Tuesday, March 29, 2005

The downside of up-n-down

Not far from Rishikesh, there is a village called Chorpani (so called, because of the stealthy streams; in this particular valley, the water seems to disappear and reappear in mysterious ways).

It is hard to find Chorpani

[We drove through road-less stretches of dry river-beds, sparse but seemingly never-ending forests, with fat, old trees growing at the most inconvenient spots, making it impossible for a car to push in further. We lost our way twice and there was no option but to keep driving for several kilometres, because there was nobody to ask. Not one man, woman or child. Nothing but desolate, dry, rough earth.
We finally saw a couple of horses, grazing and assumed, wrongly, that civilization was not far off. When we finally spotted a village cut into the green waist of the hills, we parked the car in the riverbed, and walked another half kilometre up, to ask about the Bhotia settlement. There, we met an ageing woman, who was pleasant enough, but (just our luck!) turned out to be deaf-mute...
.]

Finally, we did reach Chorpani (never mind how) and met the people we had come to meet - the Bhotia.

The Bhotias are a nomadic pastoral tribe; every year, they descend from the upper reaches of the lower Himalayas, to Uttaranchal and Himachal Pradesh. Most belong to villages along the Indo-tibetan border; the word 'bhotia' itself refers to the original Tibetan migrants.

I wasn't the only one interested in the Bhotias, though.
A rough track - one we missed, unfortunately - had been cut into the forest, by the spanking new wheels of spanking new cars. Cars from Delhi. Cars drom Dehradun. Cars belonging to people who had come all this way to buy Himalayan pups. These puppies were going for Rs 1300 each. In Delhi, they'd probably be resold for anything upwards of Rs 10,000.

But I hadn't come to buy puppies. I'd come to meet this nomadic tribe - now dwindling, by the year.

This branch of the Bhotia come down from Neilang and Jadung, and stay for the six winter months in Chorpani. They have done so for generations. This is their life - graze cattle, sheep and horses... Make woollens... go back in the spring. They do not remember any other way of living.

But now, fewer and fewer families come down to the plains. Many come down as far as Harshit-Bhagori, but no further. The main reason, it is claimed, is that the children's education suffers.

The administration has been encouraging most nomadic tribes to settle down. Many officials claim that the Bhotia want to settle down so their kids' can get a stable schooling.

What they do not mention is that the Bhotia are remarkably well educated for a nomadic tribe (for any tribe!) We met young housewives who'd cleared their intermediate (Std XII) exams. According to them, this is hardly rare. Most kids, girls included, do finish their schooling.

This is no longer possible. Earlier, there used to be a teacher who'd come from Rishikesh to teach the Bhotia children in the winter months. For the last five years, there's been no teacher.

Some say the teacher just stopped coming to their temporary settlement. The tribe's elders insist that the administration withdrew the government-appointed teacher.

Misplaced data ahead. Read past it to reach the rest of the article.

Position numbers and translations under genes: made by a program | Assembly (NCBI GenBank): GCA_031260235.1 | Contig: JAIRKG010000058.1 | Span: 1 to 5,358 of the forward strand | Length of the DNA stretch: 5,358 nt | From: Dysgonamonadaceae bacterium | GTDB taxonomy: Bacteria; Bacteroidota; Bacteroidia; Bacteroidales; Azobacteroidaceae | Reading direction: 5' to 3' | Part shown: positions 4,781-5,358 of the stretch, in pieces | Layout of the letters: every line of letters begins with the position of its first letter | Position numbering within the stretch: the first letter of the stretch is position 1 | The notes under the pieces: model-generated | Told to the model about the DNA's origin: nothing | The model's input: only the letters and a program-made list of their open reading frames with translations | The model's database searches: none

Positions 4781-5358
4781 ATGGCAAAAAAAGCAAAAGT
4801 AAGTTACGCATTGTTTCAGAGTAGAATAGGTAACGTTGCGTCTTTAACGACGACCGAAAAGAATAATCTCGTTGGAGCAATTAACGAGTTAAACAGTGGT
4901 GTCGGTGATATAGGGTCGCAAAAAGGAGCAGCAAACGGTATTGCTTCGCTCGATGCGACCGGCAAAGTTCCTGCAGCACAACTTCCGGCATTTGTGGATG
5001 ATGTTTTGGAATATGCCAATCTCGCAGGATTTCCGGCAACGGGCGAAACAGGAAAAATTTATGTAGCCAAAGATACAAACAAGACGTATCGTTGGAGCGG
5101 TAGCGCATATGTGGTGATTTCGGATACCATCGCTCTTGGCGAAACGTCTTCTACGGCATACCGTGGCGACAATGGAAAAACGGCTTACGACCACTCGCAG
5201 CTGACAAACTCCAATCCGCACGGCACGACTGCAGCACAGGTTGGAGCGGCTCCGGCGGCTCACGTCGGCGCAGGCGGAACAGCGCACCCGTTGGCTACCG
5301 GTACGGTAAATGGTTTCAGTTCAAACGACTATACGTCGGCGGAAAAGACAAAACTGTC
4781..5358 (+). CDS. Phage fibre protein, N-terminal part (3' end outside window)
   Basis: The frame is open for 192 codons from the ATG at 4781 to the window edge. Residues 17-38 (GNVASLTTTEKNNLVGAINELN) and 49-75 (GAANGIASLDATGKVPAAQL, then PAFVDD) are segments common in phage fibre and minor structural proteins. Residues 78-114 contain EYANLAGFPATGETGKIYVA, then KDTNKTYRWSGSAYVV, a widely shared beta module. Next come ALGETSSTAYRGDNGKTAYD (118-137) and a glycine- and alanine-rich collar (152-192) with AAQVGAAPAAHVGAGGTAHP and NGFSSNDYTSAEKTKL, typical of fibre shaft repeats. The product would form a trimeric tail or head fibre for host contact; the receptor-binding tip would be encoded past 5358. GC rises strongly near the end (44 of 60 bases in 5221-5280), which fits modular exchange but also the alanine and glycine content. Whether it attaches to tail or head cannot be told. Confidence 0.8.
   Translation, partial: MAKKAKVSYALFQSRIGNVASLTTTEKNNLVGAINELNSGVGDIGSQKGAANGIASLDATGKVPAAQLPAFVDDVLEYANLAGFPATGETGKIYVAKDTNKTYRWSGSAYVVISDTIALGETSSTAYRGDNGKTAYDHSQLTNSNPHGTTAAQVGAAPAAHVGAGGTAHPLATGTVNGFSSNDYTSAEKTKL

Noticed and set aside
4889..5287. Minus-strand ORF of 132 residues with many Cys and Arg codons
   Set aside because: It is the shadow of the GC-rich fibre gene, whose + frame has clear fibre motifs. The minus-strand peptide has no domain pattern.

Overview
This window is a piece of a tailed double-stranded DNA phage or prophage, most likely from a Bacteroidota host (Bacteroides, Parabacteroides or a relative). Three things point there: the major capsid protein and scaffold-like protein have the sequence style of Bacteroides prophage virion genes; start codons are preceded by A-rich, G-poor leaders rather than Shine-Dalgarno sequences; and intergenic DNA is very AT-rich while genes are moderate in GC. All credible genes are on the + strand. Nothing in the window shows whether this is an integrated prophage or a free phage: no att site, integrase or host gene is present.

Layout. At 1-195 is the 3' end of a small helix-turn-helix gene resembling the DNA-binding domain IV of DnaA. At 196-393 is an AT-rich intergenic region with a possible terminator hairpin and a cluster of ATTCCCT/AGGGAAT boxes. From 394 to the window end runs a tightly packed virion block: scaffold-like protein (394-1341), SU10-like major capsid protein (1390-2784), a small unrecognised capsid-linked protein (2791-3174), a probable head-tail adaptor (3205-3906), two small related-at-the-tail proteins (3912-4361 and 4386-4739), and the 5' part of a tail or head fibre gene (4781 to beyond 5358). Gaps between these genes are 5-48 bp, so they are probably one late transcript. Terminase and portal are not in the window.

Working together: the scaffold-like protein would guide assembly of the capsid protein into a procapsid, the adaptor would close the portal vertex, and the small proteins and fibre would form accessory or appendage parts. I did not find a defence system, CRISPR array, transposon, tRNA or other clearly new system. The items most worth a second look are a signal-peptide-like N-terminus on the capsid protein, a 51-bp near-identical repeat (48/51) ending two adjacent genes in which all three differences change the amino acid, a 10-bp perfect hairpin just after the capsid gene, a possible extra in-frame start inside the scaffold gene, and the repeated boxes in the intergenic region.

No teacher, no school.
Of course, the tribe is forced to do a rethink about their annual up-down migration.

Now, as long as the Bhotia just stop coming down to Chorpani, the administration in the plains can stay happily oblivious to their migratory existence.

However, their sheep will not survive bitter winters in the border villages, when it snows and there's nothing to eat. Within the decade, the tribe will be reduced to desperate poverty.
So, they will have no choice but to keep moving, bag and baggage, further down the slopes. But here, they will have no land to till.

From experience, the tribe's elders know that they will not be allowed to graze in reserved forests. Even if they are granted licenses, it would be ecologically unsound to allow grazing in the same area, year after year, all year through. And if they were allowed to move from one area to the other, as nomads within the forest, they would meet the same fate as the van gujjars did, in Uttaranchal. Eventually, they'd be forcibly evicted.

And the Bhotia kids would not have any education at all, then. Because their old hill-village school would have shut down, and within the forest, they'd keep moving, making it impossible for a town-teacher to come and teach them.

Possible solution: Appoint nomadic teachers who migrate with the tribe. Or hire one of the tribe members as a government teacher. In fact, RLEK, an NGO, has proved that it can be done. The government only has to replicate this model for nomads in forests, hills, and all other inaccessible students. But that, of course, would not have occured to the administration.

3 comments:

nilanjanc2004@gmail.com said...

Not quite related to your interesting bhotia story..but an interesting point!
In the link for the RLEK website..(youthxchange.e-meta.net) click on success stories from activists, artists...etc.etc...and then click on success stories of Journalists....
it says ... "sorry this section is still empty ..."!
isnt it a wonderful comment on our lot.

livinghigh said...

governments and tribals!!! bad track record!

Sheece said...

i think education is killing the nomadic tribes in a way. Coz to seek it they need to settle down, and if at all they do get a travelling teacher, education will in a way lead them away from the nomadic life.
One way or other their life is going to change. this is probably a paradox to the "education = progress" phrase.

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